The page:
out in private standards. Therefore, policies should consider strategies to enhance access to
information, resources, equipment etc., to enable gradual quality improvement.
e) Human Capital
31. Higher and vocational education in agriculture in the region is still production oriented
and this ethos still pervades most Ministries of Agriculture and, where they exist, extension
agencies. This means that processors and farmers often cannot obtain practical advice on signing
contracts, meeting the obligations of out-grower agreements and quality control from local
educational and state bodies, as highlighted in the CIS by White and Gorton (2004) in their
interviews with food processors. Degree and vocation programmes and agricultural extension
12 ECA 34/06/3
agencies have to be reformed to meet the realities of contemporary agrifood markets and
international agencies, such as FAO with its long-standing expertise and experience in marketing
and agribusiness support, can play an important role.
f) Improving access for small farms
32. While most processors and retailers are not against small farms per se they are not
development agencies, the highly competitive nature of the industry forces them to deal with a
small number of larger suppliers. Processors and retailers may deal with small farmers directly if
there is no alternative or if demand is rising rapidly in a protected market, but as international
procurement becomes easier, the “no alternative” defence of small farms is likely to apply in
fewer and fewer countries. This implies that critical to avoiding the marginalization of small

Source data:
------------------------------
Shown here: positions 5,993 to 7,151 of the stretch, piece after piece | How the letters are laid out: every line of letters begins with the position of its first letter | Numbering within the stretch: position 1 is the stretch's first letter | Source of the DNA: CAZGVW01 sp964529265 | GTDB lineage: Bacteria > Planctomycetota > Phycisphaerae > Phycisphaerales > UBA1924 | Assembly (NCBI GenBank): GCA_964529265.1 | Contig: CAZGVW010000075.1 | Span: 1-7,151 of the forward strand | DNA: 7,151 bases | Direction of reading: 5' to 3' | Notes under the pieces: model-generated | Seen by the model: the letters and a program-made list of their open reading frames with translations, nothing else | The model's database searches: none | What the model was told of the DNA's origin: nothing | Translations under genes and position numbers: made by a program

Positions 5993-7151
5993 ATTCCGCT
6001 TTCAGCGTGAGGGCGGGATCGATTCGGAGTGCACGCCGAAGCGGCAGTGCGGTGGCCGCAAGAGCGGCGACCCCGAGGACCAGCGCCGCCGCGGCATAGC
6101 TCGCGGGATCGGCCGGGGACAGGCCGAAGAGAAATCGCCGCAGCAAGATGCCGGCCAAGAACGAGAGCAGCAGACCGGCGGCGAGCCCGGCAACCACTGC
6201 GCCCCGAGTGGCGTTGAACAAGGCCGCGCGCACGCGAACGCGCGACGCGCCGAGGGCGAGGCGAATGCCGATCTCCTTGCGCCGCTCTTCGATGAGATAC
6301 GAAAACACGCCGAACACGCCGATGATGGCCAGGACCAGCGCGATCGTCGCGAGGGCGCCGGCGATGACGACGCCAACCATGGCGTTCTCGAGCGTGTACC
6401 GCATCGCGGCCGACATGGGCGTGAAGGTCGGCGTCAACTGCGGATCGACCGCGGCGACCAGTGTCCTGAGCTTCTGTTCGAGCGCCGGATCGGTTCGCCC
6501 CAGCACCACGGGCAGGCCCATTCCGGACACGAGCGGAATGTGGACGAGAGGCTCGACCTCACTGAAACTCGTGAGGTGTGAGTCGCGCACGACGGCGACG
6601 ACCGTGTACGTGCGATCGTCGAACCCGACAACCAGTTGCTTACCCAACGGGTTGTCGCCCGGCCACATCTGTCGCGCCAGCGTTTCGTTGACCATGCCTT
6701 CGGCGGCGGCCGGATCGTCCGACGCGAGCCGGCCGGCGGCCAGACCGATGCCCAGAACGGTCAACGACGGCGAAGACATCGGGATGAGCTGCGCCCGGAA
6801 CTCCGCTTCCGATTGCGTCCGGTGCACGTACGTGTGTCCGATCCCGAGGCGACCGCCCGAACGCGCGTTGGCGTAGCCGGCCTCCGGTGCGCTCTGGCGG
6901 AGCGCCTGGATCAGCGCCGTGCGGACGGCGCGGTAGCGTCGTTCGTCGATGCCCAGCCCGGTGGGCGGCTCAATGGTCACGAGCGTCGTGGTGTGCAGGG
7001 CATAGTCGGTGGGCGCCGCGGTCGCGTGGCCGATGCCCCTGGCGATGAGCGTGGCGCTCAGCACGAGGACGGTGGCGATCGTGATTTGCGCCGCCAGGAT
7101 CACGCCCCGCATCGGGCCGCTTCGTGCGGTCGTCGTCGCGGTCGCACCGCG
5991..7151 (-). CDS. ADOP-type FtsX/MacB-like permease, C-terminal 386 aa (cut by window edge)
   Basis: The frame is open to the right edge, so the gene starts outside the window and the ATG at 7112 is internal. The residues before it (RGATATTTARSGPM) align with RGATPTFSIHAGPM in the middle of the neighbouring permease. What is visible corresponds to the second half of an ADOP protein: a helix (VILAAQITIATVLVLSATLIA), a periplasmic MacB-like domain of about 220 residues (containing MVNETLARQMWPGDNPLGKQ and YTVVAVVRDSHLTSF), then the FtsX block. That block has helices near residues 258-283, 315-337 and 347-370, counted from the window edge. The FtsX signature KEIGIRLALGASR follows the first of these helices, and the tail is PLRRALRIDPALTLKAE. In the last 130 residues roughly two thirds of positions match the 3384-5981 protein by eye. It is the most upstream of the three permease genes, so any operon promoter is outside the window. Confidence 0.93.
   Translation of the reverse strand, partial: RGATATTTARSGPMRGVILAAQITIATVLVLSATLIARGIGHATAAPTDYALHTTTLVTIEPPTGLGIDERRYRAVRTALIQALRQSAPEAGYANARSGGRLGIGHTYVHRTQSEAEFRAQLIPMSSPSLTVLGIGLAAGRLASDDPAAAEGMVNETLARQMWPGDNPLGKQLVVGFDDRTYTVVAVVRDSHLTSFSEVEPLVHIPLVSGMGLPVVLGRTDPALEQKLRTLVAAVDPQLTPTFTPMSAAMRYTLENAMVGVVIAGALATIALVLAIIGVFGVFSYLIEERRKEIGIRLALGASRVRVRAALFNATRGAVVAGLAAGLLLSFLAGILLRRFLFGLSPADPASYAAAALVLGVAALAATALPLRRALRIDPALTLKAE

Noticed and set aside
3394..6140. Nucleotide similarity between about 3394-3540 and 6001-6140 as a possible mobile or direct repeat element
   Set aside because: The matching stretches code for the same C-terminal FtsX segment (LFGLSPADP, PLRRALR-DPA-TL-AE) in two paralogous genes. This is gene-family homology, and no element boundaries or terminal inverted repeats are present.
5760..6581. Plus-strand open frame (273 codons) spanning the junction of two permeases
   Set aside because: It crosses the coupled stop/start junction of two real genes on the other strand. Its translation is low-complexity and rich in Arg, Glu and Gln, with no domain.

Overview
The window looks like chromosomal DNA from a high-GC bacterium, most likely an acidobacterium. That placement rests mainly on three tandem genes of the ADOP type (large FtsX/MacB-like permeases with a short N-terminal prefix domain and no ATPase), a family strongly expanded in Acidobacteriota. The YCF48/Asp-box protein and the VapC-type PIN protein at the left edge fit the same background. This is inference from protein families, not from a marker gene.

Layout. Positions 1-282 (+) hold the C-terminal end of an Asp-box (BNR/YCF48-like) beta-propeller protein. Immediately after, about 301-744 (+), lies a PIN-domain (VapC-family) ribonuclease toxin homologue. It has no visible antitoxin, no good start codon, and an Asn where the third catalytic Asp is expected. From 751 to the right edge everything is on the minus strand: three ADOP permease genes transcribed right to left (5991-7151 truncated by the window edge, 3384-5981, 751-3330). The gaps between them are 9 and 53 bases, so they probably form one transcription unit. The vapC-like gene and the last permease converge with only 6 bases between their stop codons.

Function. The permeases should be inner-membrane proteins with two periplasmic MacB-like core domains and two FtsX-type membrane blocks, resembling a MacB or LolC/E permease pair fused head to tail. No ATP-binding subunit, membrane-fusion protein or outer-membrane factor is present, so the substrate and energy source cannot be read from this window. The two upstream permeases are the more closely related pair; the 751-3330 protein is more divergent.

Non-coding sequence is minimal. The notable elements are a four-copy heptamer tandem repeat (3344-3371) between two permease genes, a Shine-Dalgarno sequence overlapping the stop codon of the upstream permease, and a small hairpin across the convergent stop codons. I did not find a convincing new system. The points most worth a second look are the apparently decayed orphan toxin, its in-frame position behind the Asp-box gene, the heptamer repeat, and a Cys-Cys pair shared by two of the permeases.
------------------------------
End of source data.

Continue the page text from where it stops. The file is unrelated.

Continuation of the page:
farms will be intermediary organizations such as specialist wholesalers, appropriate village
collecting stations and marketing cooperatives which can coordinate small farm production,
provide a single point of contact for buyers and may offer support measures which would not be
forthcoming directly from the processor/retailer. These agreements are still in their infancy in CIS
and there is a need to learn lessons from the first experiences and from other regions of the world
where their history is longer. Establishing such institutions requires overcoming the reservations
of small farmers, who, in part for historical reasons, have been suspicious of cooperative
arrangements (Csáki et al. 2004).
g) Stimulating intermediary organizations and marketing cooperatives
33. In stimulating intermediary organizations and marketing cooperatives it is important to
acknowledge that the record of public agencies has at best been mixed. Two factors are important
in delineating what role support agencies should take. First, there is a need to avoid unnecessary
replication of what the private sector is already doing regarding contract support measures, which
is already advanced in some countries and sectors but poorly developed or absent in others. The
second argument for downplaying this issue is to stress that the real objective of economic policy
is to improve consumer welfare and that as multiple retailers have become enormously popular
with consumers the question of access for farmers is of secondary importance (Timmer, 2004).